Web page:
I think I like that, but I’m not sure why.  If you figure it out, let me know.





I Like That! Henry David Thoreau wrote . . .

“Morning is when I am awake and there is a dawn in me. . . To me, awake is to be alive.”   (Walden, 1854)    Yes, I Like That and that’s really Walden Pond!

Awakening to a dawn in me conjures up lovely images;  a flower gradually opening  to the morning sun, the early morning sun–for me, Venice in the early morning sun glowing in a violet haze–I saw that once; the luscious idea of waking in the morning after a good night’s sleep, stretching, wiggling my toes, waiting  just a moment before I open my eyes to let in the world.  A moment that is singular, mine alone.

Henry David Thoreau (1817-1862) spent two years in a small house at Walden where he writes, “I went to the woods to live deliberately, to front only the essential facts of life, and see if I could not learn what it had to teach, and not, when I came to die, discover that I had not lived.  

While he was in the woods, living deliberately, he deliberately clashed with organized society by refusing to pay his taxes because he disapproved of the Mexican War and slavery.  Out of this incident came his essay titled “Civil Disobedience”.  Story goes that Ralph Waldo Emerson, his friend, came by the jail and taunted, “Henry, what are you doing in there?” to which Thoreau replied, “What are you doing out there?”  I don’t know if its true but I like that.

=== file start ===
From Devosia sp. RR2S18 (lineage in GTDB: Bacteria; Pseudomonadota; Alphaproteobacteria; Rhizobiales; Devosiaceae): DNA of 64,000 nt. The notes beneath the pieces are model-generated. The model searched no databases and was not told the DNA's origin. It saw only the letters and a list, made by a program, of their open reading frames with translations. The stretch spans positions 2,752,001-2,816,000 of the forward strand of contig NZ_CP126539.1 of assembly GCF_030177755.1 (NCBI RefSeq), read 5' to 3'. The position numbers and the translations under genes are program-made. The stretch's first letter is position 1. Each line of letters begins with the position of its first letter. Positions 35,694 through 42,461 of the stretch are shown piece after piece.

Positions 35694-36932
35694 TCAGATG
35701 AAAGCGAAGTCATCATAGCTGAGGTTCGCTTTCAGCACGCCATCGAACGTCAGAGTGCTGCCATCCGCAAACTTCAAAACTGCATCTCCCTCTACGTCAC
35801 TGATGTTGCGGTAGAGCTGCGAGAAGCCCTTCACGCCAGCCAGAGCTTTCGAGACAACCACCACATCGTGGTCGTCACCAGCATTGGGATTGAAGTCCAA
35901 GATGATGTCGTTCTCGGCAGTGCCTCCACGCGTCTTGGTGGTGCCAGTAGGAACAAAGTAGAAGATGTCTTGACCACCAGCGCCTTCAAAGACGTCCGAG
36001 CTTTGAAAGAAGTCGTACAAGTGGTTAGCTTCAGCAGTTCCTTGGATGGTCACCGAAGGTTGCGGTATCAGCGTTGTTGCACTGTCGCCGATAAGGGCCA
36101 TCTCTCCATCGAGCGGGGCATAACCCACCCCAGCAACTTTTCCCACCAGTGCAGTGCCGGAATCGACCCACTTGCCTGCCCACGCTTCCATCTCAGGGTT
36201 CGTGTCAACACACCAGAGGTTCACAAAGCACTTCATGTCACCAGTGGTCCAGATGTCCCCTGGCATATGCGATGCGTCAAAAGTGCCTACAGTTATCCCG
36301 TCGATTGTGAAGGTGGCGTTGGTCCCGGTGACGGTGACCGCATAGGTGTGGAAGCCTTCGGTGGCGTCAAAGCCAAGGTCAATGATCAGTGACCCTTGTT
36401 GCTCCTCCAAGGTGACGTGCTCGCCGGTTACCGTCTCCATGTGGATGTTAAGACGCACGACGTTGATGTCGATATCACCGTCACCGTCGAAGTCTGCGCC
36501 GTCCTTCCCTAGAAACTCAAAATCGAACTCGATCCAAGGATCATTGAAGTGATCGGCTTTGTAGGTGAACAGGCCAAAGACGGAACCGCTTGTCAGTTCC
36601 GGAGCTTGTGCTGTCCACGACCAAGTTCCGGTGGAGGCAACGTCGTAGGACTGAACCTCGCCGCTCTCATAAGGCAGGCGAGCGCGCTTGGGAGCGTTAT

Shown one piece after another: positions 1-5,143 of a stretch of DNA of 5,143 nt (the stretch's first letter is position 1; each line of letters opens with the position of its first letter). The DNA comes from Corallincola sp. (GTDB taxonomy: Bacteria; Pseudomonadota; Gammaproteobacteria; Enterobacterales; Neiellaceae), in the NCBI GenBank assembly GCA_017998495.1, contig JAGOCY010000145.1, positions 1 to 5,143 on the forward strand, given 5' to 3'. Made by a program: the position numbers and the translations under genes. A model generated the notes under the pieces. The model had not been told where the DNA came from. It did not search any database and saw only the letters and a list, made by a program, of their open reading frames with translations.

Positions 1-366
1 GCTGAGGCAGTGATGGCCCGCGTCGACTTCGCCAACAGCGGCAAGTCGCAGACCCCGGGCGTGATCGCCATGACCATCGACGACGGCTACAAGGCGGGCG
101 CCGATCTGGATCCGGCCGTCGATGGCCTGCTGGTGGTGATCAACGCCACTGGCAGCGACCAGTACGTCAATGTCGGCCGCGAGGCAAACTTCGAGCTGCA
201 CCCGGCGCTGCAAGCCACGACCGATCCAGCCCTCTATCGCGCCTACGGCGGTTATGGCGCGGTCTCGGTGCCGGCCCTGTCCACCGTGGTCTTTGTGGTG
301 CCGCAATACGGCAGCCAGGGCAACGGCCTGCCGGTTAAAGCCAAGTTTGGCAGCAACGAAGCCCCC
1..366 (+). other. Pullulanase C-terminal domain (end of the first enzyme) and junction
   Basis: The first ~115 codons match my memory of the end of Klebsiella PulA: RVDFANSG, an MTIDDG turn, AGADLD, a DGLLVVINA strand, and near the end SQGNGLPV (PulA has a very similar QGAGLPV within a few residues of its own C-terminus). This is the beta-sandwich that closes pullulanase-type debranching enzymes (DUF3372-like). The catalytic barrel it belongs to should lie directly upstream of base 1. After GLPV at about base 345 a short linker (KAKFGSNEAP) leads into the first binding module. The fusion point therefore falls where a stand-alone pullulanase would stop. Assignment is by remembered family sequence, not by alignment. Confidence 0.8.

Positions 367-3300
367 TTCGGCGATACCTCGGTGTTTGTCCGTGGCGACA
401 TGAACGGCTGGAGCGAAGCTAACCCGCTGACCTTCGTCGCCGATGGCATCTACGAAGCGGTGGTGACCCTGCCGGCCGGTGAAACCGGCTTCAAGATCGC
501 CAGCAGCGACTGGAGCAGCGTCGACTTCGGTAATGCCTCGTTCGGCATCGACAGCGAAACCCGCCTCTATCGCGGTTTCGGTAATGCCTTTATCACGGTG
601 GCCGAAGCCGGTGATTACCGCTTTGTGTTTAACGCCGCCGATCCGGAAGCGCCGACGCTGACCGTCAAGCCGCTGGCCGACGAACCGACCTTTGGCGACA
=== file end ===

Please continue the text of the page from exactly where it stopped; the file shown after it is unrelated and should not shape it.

And his most popular quote from his concise and eloquent prose . . .

“If a man does not keep pace with his companions, perhaps it is because he hears a different drummer.”

I really like that!!!



Did you know that Walt Whitman liked to wear Red Union Suits. I like that!!!

Yes, he did, and I got it from a Whitman Scholar.  Some years ago, a guest professor gave a lecture in a graduate Literature class I was taking.  He arrived in blue jeans, red underwear showing under a plaid shirt with rolled-up sleeves and with a frazzled gray beard, he looked authenic Whitman.  Once he informed us about the long johns, also called Union suits, well, that was it for me–I love trivia.   

Walt Whitman died in 1892 but in 1895 the Montgomery Ward Catalog was selling Union Suits for 10 cents a piece–I checked it out.  Wonder what he paid?    


Congrats to Senator Barbara Mikulski of Maryland . . .

who has served longer than any other woman in the US Senate!!! She’s been there 35 years. When she arrived, there was only one other woman there. Do you know who? I don’t, I’m going to have to look her up.

Now there are 17 women in the US Senate. I LIKE THAT!!!


THOUGHT TO PONDER . . . EMILY DICKINSON WROTE . . . “a word is dead when it is said, some say/I say it just begins to live that day.”

Only a couplet expressed in iambic pentameter, the most common meter, but, oh, so powerful.  This was  Dickinson’s gift.  A shy woman, she rarely left her house, and later in life, she rarely left her room, observing life through the lace curtains at her window.  Perhaps that is the reason she took to wearing white, thinking she would blend in, but guests and passers-by would know she was there from the flutter of the curtain.  Dickinson was born in 1830 in Amherst, Massachusett.  Read her poetry during Women’s History Month.



I LIKE THAT! Nancy Horan writes in her novel “Loving Frank” that. . .

“the horizon is the hem of heaven.”  Yes, I like that!!!